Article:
I had coffee with a man in his nineties the other day. He wanted to talk to me about the “Sixties Scoop.” He was angry about a story that he had read in the media that presented white foster parents as participants in colonialism. He proceeded to tell me about how in the 1960s he and his wife had a procession of indigenous foster kids in their home, about how they had treated them with love and kindness, about how they did the best they could to show the love of God to kids coming out of horrible circumstances. He told me about one day when a social worker had dropped off a three-month-old-baby boy with diaper rash on their front door with a jar of baby food and not much else. He told me about how they ended up adopting this little boy.

I thought back to the previous Sunday, and how the middle aged man that this three-month-old boy had become had made his way to the front of the church during communion, about how I had held out the cup to him and said, “This is the blood of Christ, shed for you…”

Is this another story of colonialism? Another white Christian family snuffing out an indigenous identity? Or a story of hope and rescue and opportunity? Or both? It depends on how you tell the story. And it depends on whether you’re prepared to tolerate more than a single story.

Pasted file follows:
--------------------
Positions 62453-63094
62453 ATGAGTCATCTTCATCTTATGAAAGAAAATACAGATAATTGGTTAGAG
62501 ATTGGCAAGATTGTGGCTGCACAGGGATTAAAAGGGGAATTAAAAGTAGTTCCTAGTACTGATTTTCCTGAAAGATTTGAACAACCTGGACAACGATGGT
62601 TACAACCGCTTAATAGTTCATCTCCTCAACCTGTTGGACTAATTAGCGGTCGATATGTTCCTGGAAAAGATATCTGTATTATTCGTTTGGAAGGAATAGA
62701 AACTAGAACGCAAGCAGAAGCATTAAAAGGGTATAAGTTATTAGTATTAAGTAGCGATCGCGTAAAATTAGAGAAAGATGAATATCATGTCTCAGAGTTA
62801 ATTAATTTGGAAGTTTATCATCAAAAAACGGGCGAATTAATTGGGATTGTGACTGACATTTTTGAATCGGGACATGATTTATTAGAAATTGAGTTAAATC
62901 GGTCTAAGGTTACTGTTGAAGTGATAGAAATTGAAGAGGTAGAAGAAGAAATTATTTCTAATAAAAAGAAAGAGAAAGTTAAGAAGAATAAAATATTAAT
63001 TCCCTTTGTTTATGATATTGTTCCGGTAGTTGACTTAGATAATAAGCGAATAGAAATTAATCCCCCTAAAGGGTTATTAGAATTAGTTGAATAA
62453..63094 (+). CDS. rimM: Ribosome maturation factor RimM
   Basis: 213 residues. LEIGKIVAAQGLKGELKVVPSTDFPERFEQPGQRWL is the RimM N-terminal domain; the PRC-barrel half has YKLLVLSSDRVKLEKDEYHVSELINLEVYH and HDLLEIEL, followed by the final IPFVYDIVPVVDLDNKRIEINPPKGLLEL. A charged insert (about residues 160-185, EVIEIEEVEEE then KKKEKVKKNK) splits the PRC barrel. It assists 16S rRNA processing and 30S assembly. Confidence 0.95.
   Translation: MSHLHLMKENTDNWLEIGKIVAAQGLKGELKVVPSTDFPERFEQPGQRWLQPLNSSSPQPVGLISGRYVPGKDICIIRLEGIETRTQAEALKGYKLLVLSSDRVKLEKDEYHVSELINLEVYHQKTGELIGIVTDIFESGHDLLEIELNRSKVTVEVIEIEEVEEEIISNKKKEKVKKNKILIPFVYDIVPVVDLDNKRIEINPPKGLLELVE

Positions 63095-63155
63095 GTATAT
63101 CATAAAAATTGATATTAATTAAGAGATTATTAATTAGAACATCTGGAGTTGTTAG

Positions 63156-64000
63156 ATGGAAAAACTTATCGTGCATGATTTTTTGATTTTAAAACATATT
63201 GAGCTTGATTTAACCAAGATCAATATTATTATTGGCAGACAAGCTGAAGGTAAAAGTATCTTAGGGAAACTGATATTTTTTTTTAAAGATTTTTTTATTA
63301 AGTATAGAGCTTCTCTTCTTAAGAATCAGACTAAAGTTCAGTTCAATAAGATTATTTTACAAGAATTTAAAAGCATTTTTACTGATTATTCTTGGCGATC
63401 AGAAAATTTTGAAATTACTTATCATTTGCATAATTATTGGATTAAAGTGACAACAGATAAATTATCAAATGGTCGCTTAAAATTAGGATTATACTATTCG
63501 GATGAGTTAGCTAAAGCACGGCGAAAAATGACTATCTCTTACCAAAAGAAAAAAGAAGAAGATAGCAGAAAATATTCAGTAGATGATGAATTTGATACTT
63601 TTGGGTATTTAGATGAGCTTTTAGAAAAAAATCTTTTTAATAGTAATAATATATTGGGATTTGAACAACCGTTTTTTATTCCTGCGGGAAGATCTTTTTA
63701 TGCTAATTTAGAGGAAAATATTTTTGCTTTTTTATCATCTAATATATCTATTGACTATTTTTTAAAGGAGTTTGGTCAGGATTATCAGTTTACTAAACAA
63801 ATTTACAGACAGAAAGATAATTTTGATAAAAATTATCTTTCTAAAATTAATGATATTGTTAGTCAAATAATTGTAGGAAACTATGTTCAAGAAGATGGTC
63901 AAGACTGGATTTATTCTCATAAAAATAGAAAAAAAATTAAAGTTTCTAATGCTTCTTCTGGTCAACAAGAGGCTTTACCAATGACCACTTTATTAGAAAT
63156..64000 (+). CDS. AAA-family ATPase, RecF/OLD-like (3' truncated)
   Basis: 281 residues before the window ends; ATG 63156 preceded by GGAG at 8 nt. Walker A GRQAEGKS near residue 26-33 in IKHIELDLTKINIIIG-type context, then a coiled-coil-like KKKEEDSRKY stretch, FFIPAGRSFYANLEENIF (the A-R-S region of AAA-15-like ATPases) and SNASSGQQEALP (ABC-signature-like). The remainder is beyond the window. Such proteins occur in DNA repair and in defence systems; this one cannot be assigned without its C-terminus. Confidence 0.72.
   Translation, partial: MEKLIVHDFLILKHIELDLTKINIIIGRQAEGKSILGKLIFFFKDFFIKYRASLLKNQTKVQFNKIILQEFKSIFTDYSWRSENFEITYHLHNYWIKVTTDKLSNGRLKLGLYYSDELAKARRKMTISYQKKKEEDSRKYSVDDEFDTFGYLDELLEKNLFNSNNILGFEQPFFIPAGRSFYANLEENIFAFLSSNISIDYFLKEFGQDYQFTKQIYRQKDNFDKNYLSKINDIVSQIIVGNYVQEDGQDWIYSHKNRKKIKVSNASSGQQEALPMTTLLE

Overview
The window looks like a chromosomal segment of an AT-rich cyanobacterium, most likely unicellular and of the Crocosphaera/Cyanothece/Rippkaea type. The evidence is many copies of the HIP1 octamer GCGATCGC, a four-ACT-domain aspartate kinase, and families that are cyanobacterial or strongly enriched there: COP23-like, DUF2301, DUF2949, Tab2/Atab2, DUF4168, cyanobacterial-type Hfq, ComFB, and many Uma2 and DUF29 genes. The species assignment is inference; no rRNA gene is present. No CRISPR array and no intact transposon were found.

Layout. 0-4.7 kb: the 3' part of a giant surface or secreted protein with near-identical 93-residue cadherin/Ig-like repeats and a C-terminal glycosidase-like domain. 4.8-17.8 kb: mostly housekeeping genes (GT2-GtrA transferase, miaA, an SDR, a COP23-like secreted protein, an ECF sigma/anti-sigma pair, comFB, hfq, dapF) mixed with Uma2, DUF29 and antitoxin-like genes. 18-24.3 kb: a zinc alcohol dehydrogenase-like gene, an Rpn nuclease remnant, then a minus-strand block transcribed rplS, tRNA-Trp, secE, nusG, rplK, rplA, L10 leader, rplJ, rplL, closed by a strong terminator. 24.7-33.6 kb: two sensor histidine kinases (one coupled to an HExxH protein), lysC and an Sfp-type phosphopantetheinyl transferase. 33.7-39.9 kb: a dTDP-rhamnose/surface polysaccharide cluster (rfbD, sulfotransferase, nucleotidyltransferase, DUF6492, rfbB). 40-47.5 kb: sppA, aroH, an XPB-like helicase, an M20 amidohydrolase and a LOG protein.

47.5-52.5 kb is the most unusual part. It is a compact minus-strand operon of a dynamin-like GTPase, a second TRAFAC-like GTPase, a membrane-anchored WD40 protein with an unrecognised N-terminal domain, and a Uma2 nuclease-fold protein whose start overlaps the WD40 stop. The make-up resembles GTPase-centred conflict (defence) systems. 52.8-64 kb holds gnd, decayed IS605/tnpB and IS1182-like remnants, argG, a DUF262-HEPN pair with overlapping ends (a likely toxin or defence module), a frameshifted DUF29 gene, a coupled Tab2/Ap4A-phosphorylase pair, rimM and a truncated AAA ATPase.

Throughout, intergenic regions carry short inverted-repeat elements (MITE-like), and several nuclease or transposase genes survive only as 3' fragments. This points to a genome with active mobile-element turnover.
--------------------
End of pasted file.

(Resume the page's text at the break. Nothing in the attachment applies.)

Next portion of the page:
Of course, I am not some dispassionate evaluator of the stories we tell when it comes to indigenous children and white parents (foster or adoptive). As a father of indigenous kids, I have a profoundly personal interest in stories that are big enough to encompass all the disparate components of the truth. I want my kids to know the story of colonialism. I even want them to be able to walk into the messy and painful parts of the story of how they came to be with us and how we came to be with them. I want them to be proud of their Ojibway and Metis heritage and for this to be a deep part of who they are and who they become.

But I don’t want them to stop with this single story. I also want them to know that there is a story that is being told and an identity that is being forged in their lives that goes beyond their ethnicity and the complex history that brought us together. I want them to know the truth of what Parker Palmer said in a recent post:

There is no more important work human hands can do than to hold a child with a fierce tenderness that says, in a way words never can, “You are loved, you are safe, you can trust.”

I want my kids to resist the lure of the single story—whether it’s the story of colonial lament or the story of paternalistic rescue—when it comes to how they understand who they are and where they are going.

And I want the same for all of us, in light of all the stories we read and hear and tell and share with others in all the various domains of our lives. The single story is easy and convenient. It’s just rarely big or true enough in a world as complex as ours.

Originally posted at Rumblings